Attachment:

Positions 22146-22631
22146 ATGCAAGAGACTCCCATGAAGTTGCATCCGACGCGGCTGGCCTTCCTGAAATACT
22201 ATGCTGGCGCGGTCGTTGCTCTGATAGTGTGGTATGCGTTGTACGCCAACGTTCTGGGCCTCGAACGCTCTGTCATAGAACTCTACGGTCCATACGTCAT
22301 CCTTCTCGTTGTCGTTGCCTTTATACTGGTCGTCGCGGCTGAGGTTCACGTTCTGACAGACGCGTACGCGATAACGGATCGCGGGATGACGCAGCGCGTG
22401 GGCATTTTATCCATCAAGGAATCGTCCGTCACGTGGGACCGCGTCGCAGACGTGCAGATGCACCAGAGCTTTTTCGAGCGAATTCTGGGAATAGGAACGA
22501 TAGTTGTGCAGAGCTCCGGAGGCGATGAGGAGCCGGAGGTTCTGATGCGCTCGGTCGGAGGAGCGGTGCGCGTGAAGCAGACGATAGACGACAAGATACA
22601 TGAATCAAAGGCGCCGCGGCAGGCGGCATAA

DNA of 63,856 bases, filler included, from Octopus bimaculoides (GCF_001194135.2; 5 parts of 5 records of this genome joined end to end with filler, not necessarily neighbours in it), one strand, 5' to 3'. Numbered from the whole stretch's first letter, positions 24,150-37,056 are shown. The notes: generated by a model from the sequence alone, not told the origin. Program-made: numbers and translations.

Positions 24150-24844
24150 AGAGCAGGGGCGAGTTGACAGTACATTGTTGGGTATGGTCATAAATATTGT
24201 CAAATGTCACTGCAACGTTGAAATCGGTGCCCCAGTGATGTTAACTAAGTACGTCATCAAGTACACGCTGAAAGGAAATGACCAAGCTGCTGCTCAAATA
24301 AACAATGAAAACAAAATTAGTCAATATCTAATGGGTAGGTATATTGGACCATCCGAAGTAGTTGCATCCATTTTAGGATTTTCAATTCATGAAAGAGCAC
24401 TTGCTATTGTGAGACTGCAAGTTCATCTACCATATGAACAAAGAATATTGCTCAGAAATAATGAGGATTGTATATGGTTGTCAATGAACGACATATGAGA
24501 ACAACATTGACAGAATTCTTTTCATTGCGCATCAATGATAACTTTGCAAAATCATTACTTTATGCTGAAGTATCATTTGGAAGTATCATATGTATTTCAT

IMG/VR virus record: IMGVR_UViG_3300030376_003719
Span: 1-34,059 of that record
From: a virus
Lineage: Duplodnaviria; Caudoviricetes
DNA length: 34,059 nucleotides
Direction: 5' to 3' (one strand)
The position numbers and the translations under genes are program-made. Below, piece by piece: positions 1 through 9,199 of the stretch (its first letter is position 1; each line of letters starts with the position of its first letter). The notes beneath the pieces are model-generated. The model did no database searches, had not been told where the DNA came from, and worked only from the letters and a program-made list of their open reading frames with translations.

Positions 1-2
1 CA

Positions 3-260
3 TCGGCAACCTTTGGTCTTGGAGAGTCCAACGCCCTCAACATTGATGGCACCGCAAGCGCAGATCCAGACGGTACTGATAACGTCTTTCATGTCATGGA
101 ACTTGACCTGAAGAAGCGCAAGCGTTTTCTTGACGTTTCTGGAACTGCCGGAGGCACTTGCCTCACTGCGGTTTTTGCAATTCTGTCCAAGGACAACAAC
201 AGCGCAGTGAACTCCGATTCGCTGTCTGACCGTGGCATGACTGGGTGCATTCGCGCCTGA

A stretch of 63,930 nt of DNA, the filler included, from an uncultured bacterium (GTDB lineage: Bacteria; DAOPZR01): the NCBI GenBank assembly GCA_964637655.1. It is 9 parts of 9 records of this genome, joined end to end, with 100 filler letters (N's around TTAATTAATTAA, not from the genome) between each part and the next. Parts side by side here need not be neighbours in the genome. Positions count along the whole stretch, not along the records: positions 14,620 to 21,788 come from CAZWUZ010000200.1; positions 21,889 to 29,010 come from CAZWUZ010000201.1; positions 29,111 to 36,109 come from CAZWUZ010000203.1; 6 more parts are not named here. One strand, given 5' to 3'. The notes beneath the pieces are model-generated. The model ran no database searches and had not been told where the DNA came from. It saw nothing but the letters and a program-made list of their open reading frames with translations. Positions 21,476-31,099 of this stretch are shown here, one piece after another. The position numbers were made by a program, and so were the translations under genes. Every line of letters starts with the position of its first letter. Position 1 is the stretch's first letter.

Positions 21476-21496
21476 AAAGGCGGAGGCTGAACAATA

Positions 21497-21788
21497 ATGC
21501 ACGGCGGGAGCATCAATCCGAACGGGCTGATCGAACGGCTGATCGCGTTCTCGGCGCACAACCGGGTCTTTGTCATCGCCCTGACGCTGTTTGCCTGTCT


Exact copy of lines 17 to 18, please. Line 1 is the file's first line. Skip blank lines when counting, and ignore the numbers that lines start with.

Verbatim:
From: a virus
Lineage: Duplodnaviria; Caudoviricetes